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Natural disasters cost PH $1.9B in 2015

/ 12:30 AM February 13, 2016

The Philippines was among the 10 countries that suffered the most from natural disasters in 2015, according to the United Nations Office for Disaster Risk Reduction (UNISDR).

The UNISDR said in a report released yesterday that the Philippines ranked sixth worldwide in terms of the number of people—estimated at 3.83 million—affected by natural hazards, which were linked mainly to the weather and climate.

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The agency said that in 2015, which also saw the hottest temperatures on record, the archipelago sustained $1.9 billon or about P90 billion in economic damage.

With 15 disasters hitting the country last year, the Philippines ranked fourth among the most frequently hit. China fared worst with 19; followed by the United States, 22; India, 19; and Indonesia, 11.

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“We have come through the hottest year on record (when) 98.6 million people were affected by disasters, and climate often aided by a strong El Niño was a factor in 92 percent of those events,” UNISDR chief Robert Glasser said in a statement.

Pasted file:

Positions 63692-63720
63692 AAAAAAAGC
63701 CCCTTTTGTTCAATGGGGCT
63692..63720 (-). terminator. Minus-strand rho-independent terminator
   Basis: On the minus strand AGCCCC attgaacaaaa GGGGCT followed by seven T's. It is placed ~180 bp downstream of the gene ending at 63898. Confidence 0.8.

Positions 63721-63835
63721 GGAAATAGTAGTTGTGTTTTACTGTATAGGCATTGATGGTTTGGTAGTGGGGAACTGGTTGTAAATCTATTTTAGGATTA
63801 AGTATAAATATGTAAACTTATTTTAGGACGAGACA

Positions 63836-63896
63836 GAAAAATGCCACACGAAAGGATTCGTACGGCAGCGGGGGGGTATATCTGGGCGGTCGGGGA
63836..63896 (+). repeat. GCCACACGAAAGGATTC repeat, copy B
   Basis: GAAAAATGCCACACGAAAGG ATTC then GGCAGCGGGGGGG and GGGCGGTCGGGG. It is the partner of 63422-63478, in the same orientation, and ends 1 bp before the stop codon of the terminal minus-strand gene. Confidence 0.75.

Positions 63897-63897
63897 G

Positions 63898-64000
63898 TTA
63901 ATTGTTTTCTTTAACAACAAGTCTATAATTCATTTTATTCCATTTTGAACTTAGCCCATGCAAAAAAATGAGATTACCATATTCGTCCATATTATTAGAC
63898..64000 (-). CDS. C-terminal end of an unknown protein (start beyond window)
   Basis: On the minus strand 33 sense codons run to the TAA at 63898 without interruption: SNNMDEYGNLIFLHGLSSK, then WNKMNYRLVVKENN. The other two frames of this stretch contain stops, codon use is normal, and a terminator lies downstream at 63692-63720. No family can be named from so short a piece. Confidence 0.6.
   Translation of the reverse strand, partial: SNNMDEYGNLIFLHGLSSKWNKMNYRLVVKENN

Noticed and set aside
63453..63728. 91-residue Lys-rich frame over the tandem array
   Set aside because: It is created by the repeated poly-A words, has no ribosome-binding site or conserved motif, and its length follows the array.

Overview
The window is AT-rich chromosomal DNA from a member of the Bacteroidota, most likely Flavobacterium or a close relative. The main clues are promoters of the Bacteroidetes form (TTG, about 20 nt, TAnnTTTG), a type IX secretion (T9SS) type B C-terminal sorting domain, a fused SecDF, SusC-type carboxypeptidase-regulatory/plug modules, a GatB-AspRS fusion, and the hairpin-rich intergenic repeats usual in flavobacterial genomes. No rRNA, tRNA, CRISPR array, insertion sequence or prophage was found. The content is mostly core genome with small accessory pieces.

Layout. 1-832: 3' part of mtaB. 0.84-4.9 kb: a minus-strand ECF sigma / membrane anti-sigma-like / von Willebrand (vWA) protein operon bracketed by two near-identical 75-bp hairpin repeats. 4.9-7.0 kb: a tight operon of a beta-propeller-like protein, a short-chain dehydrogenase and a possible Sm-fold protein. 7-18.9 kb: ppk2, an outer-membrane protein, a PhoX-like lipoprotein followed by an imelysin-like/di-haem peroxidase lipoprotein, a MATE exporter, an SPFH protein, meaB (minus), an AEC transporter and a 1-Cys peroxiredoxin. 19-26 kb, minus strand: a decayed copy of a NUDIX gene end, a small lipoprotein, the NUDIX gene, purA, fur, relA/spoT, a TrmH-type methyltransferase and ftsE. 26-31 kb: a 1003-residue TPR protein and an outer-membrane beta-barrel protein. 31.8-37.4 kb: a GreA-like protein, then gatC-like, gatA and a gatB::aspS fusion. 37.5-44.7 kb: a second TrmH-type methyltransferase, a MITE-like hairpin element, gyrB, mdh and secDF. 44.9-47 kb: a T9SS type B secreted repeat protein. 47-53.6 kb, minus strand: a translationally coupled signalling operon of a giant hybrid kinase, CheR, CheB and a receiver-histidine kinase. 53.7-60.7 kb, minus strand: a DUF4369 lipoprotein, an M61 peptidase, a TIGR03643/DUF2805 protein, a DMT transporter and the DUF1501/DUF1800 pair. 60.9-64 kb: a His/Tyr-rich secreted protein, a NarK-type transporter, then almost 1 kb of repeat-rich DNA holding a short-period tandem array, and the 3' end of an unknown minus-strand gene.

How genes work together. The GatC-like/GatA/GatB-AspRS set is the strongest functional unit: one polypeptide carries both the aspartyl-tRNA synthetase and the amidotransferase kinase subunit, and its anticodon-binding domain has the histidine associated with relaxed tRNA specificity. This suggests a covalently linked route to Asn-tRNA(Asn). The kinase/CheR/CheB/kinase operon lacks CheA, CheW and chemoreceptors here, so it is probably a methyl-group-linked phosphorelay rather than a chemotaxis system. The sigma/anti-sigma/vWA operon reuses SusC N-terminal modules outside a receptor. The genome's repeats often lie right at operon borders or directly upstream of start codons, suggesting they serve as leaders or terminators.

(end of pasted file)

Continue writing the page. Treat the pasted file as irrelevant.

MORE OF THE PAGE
Glasser, who was appointed special representative of the UN secretary general for disaster risk reduction last December, said national disaster management agencies in Asia—including those in the Philippines—were doing a good work in reducing death tolls from storms through early warnings and timely   evacuations.

The UNISDR observed that Asia and the Pacific bore the brunt of the 90 storms reported last year, including 48 that were classified as cyclones or typhoons and which were “attributable to rising sea levels and sea surface temperatures.”

“The main message is that reducing greenhouse gases and adapting to climate change is vital for countries seeking to reduce disaster risk now and in the future,” he added.

The report also showed that, since 1980, the most number of disasters in a given year—439 in all—was counted in 2005. This was when strong hurricanes including Katrina inflicted damage totalling $219 billion in the United States.

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TAGS: Calamity, climate change, Disaster, disaster risk reduction, natural calamity, UNISDR, United Nations Office for Disaster Risk Reduction
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